As one of the first "featured innovations" of this initiative, the Obama administration also launched a new Web site, data.gov. According to the introductory blurb on this new site,
The purpose of Data.gov is to increase public access to high value, machine readable datasets generated by the Executive Branch of the Federal Government. Although the initial launch of Data.gov provides a limited portion of the rich variety of Federal datasets presently available, we invite you to actively participate in shaping the future of Data.gov by suggesting additional datasets and site enhancements to provide seamless access and use of your Federal data. Visit today with us, but come back often. With your help, Data.gov will continue to grow and change in the weeks, months, and years ahead.
Strictly speaking, there isn't really any *new* information here, but even though it is somewhat limited in scope at this point, data.gov is already a very powerful set of tools that makes it much easier to mine the vast depths of data generated by the government. They have already aggregated and indexed a staggering amount of information, and made it easily and instantly searchable.
Unless you've been desperately searching for all of the most current statistics on marriage and divorce rates in the U.S., you may have trouble getting too excited about this. But here's why it matters:
But Obama has also done a lot to open up government, from his bottom-up campaign style to his virtual press conferences and citizens' briefing book. And while data.gov doesn't tell us anything new per se, it is a very powerful rejoinder to the myth that government need always be an inefficient, bureaucratic nightmare (one of the chief conservative rationales for privatizing everything). The government of the 21st century can be very different from that of the 20th, and with tools like data.gov, Obama is showing us how.
Please join us this Friday, May 29, at 12:15pm for a presentation of "Dawn of a New Politics" by Simon Rosenberg.
Simon Rosenberg has delivered his presentation "Dawn of a New Politics" all across the country over the past several years: At the DNC in Denver, twice for the House Democratic Caucus, on the Google campus, and recently before members and staff of the DSCC and DAGA, among many other gatherings.
This engaging, highly-produced presentation makes a big argument on how politics is changing in America today, and offers ideas and strategies for how progressives can replicate our 20th century success in this new and dynamic century.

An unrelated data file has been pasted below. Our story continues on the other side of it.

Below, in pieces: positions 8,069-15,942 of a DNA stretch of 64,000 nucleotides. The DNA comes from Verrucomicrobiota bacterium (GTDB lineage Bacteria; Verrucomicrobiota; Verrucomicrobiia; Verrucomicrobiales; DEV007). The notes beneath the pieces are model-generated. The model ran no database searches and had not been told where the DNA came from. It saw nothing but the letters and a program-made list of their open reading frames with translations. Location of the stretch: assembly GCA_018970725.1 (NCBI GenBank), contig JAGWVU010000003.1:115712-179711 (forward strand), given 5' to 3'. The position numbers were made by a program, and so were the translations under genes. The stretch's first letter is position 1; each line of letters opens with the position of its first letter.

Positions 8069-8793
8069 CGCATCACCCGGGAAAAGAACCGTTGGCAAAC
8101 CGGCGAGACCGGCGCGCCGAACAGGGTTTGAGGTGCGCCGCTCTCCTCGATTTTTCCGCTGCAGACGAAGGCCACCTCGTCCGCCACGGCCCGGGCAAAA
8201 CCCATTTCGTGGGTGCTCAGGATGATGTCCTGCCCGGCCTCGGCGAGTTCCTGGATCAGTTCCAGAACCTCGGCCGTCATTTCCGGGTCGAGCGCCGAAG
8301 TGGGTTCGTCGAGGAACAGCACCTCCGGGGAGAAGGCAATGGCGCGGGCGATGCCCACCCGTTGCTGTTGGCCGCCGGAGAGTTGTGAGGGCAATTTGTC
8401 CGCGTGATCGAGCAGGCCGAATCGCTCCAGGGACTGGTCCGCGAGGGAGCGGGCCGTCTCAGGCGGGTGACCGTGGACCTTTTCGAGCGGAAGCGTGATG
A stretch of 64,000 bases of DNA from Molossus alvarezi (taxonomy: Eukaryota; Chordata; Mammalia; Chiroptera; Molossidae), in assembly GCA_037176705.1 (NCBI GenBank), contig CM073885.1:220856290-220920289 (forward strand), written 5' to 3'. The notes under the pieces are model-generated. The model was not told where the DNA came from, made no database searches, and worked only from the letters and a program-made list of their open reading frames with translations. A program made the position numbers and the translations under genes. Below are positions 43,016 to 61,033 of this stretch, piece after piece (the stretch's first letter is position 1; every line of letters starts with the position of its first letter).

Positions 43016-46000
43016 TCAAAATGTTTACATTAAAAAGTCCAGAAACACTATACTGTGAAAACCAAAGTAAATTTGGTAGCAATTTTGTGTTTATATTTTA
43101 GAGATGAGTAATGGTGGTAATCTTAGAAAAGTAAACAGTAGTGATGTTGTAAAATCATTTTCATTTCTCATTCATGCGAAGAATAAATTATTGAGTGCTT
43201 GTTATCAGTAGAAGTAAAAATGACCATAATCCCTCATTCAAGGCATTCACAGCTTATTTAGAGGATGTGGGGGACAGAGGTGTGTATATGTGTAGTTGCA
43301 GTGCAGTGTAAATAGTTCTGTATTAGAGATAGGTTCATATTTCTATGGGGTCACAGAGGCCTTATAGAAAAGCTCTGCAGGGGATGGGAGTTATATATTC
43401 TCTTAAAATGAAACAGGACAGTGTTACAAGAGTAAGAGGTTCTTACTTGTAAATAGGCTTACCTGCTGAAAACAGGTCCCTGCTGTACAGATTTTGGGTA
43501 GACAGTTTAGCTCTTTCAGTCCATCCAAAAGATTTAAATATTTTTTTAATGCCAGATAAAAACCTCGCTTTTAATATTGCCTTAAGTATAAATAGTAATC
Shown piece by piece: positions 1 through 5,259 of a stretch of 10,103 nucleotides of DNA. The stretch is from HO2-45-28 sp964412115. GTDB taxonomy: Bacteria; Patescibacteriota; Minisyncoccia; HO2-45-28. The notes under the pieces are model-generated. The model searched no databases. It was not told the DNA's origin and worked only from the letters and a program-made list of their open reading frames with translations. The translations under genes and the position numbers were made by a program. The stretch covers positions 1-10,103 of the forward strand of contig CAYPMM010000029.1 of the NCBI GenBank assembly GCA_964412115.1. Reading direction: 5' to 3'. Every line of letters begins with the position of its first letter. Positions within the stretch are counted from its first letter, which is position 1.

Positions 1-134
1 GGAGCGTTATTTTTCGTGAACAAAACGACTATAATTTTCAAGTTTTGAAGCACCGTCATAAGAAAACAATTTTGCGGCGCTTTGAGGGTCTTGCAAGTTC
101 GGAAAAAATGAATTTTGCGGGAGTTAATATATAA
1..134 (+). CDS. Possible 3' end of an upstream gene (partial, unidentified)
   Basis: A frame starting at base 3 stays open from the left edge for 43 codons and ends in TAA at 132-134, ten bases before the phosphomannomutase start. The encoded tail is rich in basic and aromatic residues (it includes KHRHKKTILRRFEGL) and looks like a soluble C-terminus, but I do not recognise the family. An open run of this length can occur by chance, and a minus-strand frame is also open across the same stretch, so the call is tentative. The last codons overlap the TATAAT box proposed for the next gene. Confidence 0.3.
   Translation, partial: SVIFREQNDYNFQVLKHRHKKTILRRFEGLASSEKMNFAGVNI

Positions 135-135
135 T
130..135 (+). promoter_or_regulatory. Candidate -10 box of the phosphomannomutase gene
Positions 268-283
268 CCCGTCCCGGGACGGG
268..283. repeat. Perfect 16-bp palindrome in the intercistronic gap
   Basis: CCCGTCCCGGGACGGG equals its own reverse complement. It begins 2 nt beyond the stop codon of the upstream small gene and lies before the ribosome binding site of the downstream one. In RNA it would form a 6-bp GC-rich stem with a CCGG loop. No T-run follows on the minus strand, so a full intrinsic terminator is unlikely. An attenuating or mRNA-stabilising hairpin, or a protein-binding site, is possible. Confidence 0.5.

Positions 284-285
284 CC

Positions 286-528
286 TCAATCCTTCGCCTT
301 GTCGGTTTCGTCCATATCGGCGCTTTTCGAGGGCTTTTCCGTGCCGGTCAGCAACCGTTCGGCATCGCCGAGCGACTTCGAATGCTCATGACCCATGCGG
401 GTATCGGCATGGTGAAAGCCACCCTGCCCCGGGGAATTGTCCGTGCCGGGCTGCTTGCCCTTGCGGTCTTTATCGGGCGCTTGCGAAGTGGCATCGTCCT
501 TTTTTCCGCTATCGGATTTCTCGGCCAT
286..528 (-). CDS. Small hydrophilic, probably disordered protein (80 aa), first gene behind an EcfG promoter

Simon has recently updated the presentations with new arguments and slides, including new analysis of the forces behind the 2008 election. Even if you've seen the presentation before, this new version will be fresh and engaging!
We cordially invite you to join us-- either here in our event space, or via Web cast-- to be among the first to watch and engage with this revamped presentation.
The event will begin at 12:15, and the Web cast will start at 12:45p.m.Follow this link to watch the Web cast.
Please RSVP for the event (if you'll be coming to the offices... no need to RSVP for the Web cast).
Today's brief Google outage notwithstanding, it's pretty good these days for people who like finding things on the internet.
In its ongoing quest to index the universe, Google has just announced several advanced new search features. The most immediately obvious for Google users is the new “Show Options” feature, which allows you to refine your search results in real-time, instead of doing a separate advanced search. It also includes several ways to view your search and related searches, including the “magic wheel,” pictured here, and "timeline" views. They are also working on some experimental features, including “Google Squared,” which returns your results in tables, the most important information coupled with each result.
Google isn't the only one making it easier to quickly find what you're searching for. Twitter's search feature has undergone some improvements over the last few months, making it much easier to pick the social network's collective brain. And cool new tools like Twitscoop allow a virtual real-time cross-section of what people on the world's third-largest social network are thinking and talking about.